A stranger. We sit on rocks on the beach in that odd part of night where the moon looks surreal and everything seems made of quicksilver. The air is crisp. It’s been raining and my nostrils are full of the smells of sand and ocean and freshness. My mind is full of everything and nothing.
Toby gently finger-picks his guitar as he talks.
“For music it’s easier sometimes… It can be a memory that brings it out. But you have to be careful with the blues because the memory is most likely a sad one. You need to make sure it’s from the right place, you know.”
He pauses to let the guitar come through. This has been the last few hours of my life: conversation over guitar tinkering, punctuated by those pauses… to listen to the music. To reflect. To gather one’s thoughts. We don’t know each other but this seems to come naturally to us both and I’m glad – it’s been a while since I’ve been so comfortably quiet in someone’s company. There are a very few people I know in Melbourne who would enjoy company in silence (mostly male, I observe wryly) but even then some situations would suit it more than others and those well suited seem rare occurrences these days.
“It can’t come from a place that’s too intense – from a place where you died a little. Well, you can’t sing or play that. That’s passion dying, that is, when you feel that part of you die… You’re lost if your passion dies. No, it needs to come from that other place.”
He’s talking mostly to himself. Musing aloud. His speech is relaxed – he’s in no hurry. There’s time. I used to be like that, I thought. Smooth, chilled mind. Or it could just be part of the New Orleans accent that I’ve not grown used to. Or it could be the touch of herb in that smoke hanging off his lip. I grin quietly to myself.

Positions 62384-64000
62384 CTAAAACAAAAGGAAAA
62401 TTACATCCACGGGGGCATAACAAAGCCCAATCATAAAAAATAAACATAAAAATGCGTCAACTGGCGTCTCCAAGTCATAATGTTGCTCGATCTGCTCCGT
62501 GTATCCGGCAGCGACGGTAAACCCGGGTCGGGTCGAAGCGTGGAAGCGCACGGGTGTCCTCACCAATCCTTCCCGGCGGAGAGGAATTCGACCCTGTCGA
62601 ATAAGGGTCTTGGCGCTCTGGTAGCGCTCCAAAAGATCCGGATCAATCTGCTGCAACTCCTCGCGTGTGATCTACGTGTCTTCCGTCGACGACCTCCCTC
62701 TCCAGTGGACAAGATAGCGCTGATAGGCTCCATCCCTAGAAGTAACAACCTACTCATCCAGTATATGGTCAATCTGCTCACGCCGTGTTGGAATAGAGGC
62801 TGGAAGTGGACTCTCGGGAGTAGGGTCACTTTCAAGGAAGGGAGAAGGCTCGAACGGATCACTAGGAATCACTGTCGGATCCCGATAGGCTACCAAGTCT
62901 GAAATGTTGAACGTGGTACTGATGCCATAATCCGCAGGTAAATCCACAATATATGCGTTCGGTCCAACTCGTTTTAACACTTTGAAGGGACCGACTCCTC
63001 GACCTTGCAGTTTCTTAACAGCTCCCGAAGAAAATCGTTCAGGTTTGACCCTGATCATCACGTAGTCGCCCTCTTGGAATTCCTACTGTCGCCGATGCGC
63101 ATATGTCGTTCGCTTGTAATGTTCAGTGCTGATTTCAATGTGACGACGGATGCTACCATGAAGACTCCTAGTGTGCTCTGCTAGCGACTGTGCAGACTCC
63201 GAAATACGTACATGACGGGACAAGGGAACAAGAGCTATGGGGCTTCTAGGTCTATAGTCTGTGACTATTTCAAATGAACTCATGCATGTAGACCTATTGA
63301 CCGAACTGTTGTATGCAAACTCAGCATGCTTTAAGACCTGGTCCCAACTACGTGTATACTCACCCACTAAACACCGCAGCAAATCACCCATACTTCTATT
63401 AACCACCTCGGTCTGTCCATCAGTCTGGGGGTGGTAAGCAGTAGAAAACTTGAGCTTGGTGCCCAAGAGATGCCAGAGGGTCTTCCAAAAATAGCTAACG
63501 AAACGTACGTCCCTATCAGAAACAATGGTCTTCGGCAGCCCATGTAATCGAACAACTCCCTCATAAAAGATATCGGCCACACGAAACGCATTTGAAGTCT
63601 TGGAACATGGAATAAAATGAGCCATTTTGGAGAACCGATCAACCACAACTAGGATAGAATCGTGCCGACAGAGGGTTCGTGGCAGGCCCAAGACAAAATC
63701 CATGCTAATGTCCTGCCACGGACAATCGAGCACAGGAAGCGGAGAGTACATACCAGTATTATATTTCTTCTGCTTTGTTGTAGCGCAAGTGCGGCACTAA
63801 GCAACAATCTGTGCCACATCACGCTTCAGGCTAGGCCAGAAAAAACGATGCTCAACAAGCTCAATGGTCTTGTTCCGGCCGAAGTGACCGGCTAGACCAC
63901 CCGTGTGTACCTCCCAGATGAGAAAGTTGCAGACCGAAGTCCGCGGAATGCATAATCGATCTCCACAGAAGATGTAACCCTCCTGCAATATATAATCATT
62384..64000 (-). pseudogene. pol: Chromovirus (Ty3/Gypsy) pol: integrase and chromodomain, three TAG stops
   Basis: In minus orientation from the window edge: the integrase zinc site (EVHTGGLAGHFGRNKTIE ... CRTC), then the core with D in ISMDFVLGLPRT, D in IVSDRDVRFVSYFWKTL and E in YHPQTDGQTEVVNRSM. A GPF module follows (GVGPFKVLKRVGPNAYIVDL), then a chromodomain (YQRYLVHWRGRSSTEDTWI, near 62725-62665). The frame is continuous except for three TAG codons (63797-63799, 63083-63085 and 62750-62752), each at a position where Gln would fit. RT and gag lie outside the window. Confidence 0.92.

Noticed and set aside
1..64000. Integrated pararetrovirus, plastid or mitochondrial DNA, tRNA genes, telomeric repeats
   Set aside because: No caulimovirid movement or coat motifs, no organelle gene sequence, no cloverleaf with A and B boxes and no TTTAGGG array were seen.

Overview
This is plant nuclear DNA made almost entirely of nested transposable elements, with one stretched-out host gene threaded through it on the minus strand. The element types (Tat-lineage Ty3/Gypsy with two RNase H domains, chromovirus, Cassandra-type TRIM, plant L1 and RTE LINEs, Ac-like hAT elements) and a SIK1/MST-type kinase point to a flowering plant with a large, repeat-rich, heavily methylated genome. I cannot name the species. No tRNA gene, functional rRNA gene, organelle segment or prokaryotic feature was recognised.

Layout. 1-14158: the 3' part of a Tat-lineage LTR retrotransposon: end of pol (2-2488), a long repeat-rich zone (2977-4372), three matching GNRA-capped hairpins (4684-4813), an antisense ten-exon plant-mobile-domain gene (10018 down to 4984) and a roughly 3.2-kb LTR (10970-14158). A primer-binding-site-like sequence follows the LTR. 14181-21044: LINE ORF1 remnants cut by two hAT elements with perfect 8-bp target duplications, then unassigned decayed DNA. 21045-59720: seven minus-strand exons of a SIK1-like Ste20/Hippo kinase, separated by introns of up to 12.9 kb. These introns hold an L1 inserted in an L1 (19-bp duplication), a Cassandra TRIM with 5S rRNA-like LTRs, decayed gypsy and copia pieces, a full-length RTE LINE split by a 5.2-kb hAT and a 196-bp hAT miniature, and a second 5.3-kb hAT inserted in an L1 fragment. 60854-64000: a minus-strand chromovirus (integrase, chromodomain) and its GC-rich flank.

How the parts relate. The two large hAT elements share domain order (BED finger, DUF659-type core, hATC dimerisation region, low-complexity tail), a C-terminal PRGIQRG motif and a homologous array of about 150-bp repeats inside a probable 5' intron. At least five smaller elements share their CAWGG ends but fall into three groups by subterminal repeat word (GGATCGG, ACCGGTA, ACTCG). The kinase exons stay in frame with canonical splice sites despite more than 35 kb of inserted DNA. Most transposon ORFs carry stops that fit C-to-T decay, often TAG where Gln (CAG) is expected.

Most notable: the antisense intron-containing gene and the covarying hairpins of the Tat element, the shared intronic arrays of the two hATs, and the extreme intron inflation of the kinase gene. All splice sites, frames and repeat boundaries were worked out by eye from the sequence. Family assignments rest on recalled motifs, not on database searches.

“A person needs to have that place, you know,” he said slowly, letting each phrase hang there for a moment before carrying on. “Where your feet touch the ground, but don’t at the same time… Where the music comes from… Where the feeling comes from.”
I nod and accompany his playing with a quiet and unamazing harmony on the mandolin. This sort of talk doesn’t come easily to everyone, making it even more remarkable that this conversation was taking place.
“You know the place I’m talking about. You seem the kind of person who knows it.”
His hat hides his face from the moonlight, but I can feel his eyes are on me. The guitar is a counterpoint to the waves gently running up the sand a few metres from us. I look out at the play of light on the water, threads of my mind turning over different thoughts, memories, feelings and senses. Yes, I know the place you’re talking about. I used to live it, and now my fingers brush against the outside every now and then. I say nothing. I don’t feel like I need to.
“You think you’re lost, don’t you?” Toby says finally. “A lost soul. You can’t find what you’re looking for.”